Reshaping the domestic nexus at home: engaging policy understandings of kitchen practices and how they can change

Introducing the ESRC ‘Reshaping the Domestic Nexus at Home’ Project:

Working with key policy partners, we are applying practice theory to better inform interventions aimed at changing demand for water, energy and food in the home.

This project applies a practice theory approach to a range of policy initiatives in the water, energy and food nexus with a focus on consumption practices in UK kitchens. Working in partnership with the Department for Energy and Climate Change, the Department for Food and Rural Affairs, the Food Standards Agency and Waterwise, our purpose is to better inform policy intervention in this field. This project follows on from The Domestic Nexus Networking project (funded by ESRC Nexus Network) between the University of Sheffield (Watson, Jackson, Sharp) and the University of Manchester’s Sustainable Consumption Institute (Evans, Browne, Warde, Southerton).

The concept of the nexus of water, energy and food has increasing traction in research and policy, confronting the interdependencies between these fundamental resources. Most work in this field focuses on the supply of these resources. Reshaping the Domestic Nexus starts from concern with how demand for these resources and their associated service infrastructures are constituted with a focus on everyday practices happening in domestic kitchens.

Practice theory informs a large and growing field of empirical research generating distinctive ideas and evidence in relation to resource consumption in the home. This project will build on the research teams’ existing activity in bringing practice theory research into dialogue with policy makers and other stakeholders, to enable a step change in the effectiveness with which practice research can inform the increased effectiveness of policy and intervention.

Understanding Resource Use in the Kitchen:

Given the significance of the kitchen as a site of resource consumption, it is unsurprising that specific kitchen practices are a target of policy intervention including initiatives aimed at water and energy efficiency, food safety and waste avoidance. While varied in approach, such interventions draw on only some of the available ways of understanding why people do what they do, and how people’s current practices might be changed.

One alternative approach is grounded in a focus on practices. Practice research has shown that generally people do not consciously ‘consume’ energy and water but rather require the services those resources enable in order to do particular practices – such as cooking or cleaning. From the practice perspective, food consumption occurs as part of practices of eating that are bound up with fundamental rhythms and meanings of household life. In turn, the practices characterising kitchen life are substantially shaped by the systems which provide energy, food and water, and/or allow the disposal of waste.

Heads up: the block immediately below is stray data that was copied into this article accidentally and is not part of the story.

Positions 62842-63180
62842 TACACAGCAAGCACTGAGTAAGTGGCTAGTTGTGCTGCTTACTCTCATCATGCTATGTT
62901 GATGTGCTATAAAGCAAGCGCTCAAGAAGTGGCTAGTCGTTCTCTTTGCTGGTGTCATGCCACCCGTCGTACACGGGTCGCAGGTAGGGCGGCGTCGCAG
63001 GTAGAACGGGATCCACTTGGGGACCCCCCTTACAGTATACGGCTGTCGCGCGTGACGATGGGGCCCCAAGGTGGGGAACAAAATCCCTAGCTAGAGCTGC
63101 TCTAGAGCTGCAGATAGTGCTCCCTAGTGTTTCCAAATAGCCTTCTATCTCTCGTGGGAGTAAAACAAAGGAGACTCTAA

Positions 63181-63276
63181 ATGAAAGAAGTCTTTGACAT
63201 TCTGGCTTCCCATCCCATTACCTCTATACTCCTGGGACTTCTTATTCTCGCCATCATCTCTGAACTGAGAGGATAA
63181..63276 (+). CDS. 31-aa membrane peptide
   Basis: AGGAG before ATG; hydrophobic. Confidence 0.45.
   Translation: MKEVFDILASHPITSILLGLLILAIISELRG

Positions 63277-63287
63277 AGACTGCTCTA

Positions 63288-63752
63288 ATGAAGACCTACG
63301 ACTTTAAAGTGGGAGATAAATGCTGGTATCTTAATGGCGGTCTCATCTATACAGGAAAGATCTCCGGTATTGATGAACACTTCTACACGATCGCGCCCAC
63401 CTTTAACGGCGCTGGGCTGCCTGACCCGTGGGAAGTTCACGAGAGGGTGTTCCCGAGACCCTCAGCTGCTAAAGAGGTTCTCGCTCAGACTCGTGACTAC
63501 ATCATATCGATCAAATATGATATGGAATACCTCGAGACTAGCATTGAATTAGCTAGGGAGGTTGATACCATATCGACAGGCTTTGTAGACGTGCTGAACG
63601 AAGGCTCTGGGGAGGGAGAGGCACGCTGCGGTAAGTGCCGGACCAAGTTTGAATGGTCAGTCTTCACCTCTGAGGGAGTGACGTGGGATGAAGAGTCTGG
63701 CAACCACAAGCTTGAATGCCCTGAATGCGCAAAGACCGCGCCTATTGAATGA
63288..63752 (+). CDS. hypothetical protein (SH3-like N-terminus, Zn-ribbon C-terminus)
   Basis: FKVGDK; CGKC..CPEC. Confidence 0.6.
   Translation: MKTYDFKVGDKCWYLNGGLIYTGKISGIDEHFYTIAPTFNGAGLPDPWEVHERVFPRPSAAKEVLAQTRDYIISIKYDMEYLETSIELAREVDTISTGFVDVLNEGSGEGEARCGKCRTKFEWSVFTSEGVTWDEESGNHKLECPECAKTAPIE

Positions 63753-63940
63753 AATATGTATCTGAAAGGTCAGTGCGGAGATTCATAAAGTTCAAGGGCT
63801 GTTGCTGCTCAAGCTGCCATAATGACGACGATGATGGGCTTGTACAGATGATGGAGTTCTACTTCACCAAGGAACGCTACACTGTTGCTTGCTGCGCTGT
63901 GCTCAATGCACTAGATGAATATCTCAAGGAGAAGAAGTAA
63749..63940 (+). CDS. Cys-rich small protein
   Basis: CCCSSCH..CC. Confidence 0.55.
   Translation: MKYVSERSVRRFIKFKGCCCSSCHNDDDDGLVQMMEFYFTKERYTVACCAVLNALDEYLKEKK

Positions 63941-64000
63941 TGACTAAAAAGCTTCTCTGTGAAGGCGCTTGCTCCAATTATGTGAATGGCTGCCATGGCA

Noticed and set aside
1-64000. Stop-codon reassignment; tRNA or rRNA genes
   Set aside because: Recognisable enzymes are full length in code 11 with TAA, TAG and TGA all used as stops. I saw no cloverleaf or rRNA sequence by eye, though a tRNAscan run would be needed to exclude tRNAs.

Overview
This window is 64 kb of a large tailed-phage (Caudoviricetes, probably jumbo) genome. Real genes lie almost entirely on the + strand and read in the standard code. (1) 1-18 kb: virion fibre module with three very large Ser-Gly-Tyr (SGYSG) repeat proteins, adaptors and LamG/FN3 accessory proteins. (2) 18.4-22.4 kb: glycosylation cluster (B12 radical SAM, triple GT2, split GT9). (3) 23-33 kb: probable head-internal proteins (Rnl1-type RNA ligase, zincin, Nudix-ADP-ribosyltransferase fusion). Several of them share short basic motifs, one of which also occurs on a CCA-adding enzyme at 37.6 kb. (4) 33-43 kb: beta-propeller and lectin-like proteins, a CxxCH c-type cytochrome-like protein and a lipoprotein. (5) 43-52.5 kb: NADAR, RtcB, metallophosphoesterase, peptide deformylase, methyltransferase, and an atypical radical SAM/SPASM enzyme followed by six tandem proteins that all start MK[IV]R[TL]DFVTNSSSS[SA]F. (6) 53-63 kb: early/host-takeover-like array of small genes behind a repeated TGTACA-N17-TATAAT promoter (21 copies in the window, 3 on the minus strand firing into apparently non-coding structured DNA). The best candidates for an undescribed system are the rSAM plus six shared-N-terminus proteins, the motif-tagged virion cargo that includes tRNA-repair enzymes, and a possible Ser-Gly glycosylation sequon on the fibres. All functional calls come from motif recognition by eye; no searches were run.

As our ESRC Nexus Network funded workshop series The Domestic Nexus showed, there is an array of existing knowledge that can inform understanding WEF service demand as emergent from social practices. The workshops also worked through the promising affinities and synergies between practice research and the emphasis of nexus thinking on interdependencies and relationships, across scales.

The potential of practice theory informed approaches to make a difference to policy approaches seeking to effect change in pursuit of sustainability is already apparent, through work that includes major projects involving members of the project team, such as the Sustainable Practices Research Group and the DEMAND research centre. This potential has been increasingly recognised by policy actors, with different parts of government and other stakeholders commissioning reports and engaging with practice oriented research. However, so far practice research has had limited visible impact on how policy interventions are conceptualised and carried out.

This partnership will work to better understand the potential and challenges of effectively articulating practice research insights with policy approaches to effecting change. The following questions provide the structure for this undertaking:

1.       How does current research into kitchen practices shed distinctive light on the interdependencies of water, energy and food in the home?

2.      In what ways are such practices currently understood and acted upon in WEF policy?

3.       What are the implications for sustainability policy of putting ‘practices’ and ‘nexus thinking’ as a central focus in reworking stakeholder approaches to engender change in domestic practices?

Who is Involved:

This project will bring a team of researchers across two leading groups in practice research on domestic resource consumption. The project is led by Dr Matt Watson at the University of Sheffield together with Prof Peter Jackson and Dr Liz Sharp; and University of Manchester’s Dr Ali Browne, Dr David Evans, and Profs Dale Southerton and Alan Warde. This team will be joined by a Research Associate in 2016/2017 as well as collaborations with with 4 policy partner organisations representing the different domains of the water-energy-food nexus (DECC, FSA, Waterwise and DEFRA).

For more details go to or follow the hashtag  #nexusathome